"Hackney Diamonds" (Geffen Records; 2023)

Reviewed by Snidermann

The Rolling Stones, those ageless ones of rock'n'roll, still together since their debut recording that came out in 1964 (I was one year old).

In 2016, the band released an album of blues cover tunes called Blue & Lonesome (see review below). But this new recording, "Hackney Diamonds," is the first in many years featuring original Rolling Stones material. The songs here are totally played in the vein of one of the most successful rock bands in history, selling over 240 million releases worldwide.

Most of the songs hereon were written by Mick Jagger and Keith Richards (of course). The people who contributed to this recording is a Who's Who of the classic rock scene: Elton John, Lady Gaga (who also appeared on stage with the Stones at an impromptu show at a small venue in New York city), Paul McCartney, Stevie Wonder. Even former member Bill Wyman makes an appearance, and the late Charlie Watts appears on two tracks. They all put their stamp on this recording and it is better for it.

The album ends with a Muddy Waters cover tune called "Rolling Stone Blues" (of course).

Good solid rock'n'roll throughout and what would you expect from a band that has been around as long as the Stones? I lived through the 80s, when their release "Tattoo You" was all over radio. MTV was just coming into its own and the Stones were all over that, too.

The Stones do something that is pretty much unheard of in todays musical scene, they know when not to play. In other words, sometimes empty space is more important to the music than actual playing of music. The way the band uses less music for a better effect than just playing music all the time, is something that cannot be taught, but must be learned.

This recording is good and their music has not changed in sixty years. Solid would be a word I would think of to describe the Stones. Another would be tenacious—they are still putting out their style of rock music and, whether you like it or hate it, I think it makes no difference to them.

And, of course, the Rolling Stones fans world wide must be frickin' ecstatic because those old fuckers have finally put out new music and it's awesome, as usual.

For more information, check out

"Blue & Lonesome" (Interscope; 2016)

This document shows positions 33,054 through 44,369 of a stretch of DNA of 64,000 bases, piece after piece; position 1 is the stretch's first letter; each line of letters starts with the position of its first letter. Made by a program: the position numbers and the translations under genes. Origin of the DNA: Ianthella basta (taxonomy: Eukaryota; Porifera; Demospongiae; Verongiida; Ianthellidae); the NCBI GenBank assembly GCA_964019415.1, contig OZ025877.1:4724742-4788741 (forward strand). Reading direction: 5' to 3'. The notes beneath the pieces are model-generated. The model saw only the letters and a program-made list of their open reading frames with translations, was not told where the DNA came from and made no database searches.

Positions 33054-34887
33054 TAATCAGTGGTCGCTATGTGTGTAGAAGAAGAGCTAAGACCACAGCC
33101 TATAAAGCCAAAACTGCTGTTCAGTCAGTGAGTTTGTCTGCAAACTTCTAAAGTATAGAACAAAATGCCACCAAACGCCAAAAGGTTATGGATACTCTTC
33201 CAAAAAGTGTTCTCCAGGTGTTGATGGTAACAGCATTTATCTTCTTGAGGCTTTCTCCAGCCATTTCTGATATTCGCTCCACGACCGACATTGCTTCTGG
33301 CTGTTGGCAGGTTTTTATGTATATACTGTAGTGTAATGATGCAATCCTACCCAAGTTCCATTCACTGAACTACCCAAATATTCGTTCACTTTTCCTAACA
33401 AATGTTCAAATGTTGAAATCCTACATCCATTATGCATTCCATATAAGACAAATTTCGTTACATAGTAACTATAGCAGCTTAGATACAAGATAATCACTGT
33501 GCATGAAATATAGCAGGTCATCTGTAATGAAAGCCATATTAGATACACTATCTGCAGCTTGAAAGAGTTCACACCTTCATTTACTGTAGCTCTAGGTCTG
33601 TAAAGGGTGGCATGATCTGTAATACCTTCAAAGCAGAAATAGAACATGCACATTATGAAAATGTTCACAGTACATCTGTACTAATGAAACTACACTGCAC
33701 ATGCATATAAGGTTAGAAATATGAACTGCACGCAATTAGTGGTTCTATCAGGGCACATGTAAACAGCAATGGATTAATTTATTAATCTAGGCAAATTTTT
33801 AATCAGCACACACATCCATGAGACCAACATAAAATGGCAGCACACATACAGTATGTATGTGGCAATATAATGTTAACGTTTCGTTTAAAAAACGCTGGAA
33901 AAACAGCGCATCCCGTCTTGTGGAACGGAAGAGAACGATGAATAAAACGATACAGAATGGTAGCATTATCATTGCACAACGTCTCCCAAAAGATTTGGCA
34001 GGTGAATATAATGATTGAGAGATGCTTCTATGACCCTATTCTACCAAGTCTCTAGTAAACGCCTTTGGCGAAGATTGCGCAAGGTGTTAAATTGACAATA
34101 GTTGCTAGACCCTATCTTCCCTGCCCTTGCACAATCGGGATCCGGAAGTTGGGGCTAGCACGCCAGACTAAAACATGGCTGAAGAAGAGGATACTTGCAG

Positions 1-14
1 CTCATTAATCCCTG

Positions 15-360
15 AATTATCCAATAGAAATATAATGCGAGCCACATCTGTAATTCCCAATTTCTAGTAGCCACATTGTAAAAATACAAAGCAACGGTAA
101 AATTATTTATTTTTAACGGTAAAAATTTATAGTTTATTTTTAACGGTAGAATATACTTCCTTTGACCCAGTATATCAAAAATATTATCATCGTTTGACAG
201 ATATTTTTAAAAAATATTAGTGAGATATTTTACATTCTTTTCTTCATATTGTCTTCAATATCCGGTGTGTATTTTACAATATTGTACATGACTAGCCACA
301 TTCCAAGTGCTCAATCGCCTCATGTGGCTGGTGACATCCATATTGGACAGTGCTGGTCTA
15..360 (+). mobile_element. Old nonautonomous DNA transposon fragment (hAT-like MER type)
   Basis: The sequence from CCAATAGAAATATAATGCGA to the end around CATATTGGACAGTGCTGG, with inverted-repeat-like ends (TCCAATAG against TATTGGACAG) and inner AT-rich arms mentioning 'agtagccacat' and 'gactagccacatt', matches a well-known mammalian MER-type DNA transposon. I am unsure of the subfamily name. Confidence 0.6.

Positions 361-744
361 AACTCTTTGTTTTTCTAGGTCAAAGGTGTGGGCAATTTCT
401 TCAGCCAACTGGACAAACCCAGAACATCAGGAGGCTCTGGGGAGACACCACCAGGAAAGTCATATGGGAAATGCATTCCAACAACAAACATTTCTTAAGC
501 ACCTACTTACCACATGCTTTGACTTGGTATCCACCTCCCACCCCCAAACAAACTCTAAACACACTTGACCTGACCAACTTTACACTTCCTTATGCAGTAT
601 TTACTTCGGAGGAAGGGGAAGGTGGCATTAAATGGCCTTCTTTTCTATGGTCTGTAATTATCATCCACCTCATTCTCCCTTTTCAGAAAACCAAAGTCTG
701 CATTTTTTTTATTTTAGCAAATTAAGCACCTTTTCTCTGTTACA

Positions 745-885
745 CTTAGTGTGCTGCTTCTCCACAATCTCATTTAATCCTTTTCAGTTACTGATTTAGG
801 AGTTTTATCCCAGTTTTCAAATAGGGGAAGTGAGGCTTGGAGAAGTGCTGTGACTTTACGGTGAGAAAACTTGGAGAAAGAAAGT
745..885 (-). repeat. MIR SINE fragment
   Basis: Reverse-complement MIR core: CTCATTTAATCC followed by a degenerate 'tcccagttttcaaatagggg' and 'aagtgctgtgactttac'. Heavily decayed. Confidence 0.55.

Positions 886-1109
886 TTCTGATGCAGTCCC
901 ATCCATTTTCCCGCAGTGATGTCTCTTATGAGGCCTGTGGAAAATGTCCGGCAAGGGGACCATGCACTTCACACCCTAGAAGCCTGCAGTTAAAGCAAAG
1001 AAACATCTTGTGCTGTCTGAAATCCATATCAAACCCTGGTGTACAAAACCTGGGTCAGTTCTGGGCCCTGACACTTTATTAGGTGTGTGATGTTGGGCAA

Reviewed by R. Scott Bolton

The Rolling Stones have delivered what might be rawest, most stripped down album, and it's nothing short of incredible.

Collecting about a dozen of their favorite classic blues tunes -- and we're talking vintage tunes written by legends such as Buddy Johnson, Willie Dixon, Howlin' Wolf and many others -- the veteran band went into a studio in London and recorded these tracks, basically live, over the course of three days.

The result is what may be the most honest Rolling Stones album ever, with Mick Jagger, Keith Richards and the gang delivering a pure, raw performance that not only captures the essence of the original tunes but layers on the Rolling Stones influence as well.

There's no single stand-out performance on this album, everyone sounds great, but its Mick Jagger's vocals that stuck in my mind the most. His bluesy-edged performance on this record is amazing and at times had me wondering if it was Mick at all. He gets a lot of harmonica-playing in here as well.

The best thing about "Blue & Lonesome" is that it is an album by one of the richest bands in the world, yet it sounds like a vintage recording from the 50s or maybe 60s. It's the whole package and, if you're a blues fan -- whether a big blues fan or a passing blues fan -- you'll find a lot to like here.

For more information, check out

"Truth and Lies" DVD (Eagle Media; 2006)

Reviewed by Ray Van Horn Jr.

Okay, so let’s look past the fact this is one of those documentaries made under the radar, which means the British producers had licensing limitations, hence there are no original Stones songs to be found anywhere on this disc. There’s a cool, early Kinks-like riff line that pops up intermittently, so that’ll have to do, I suppose. Normally that spells disappointment to my eyes, but actually, "Truth and Lies" is a pretty decent bit of fast-paced knuckleball reporting.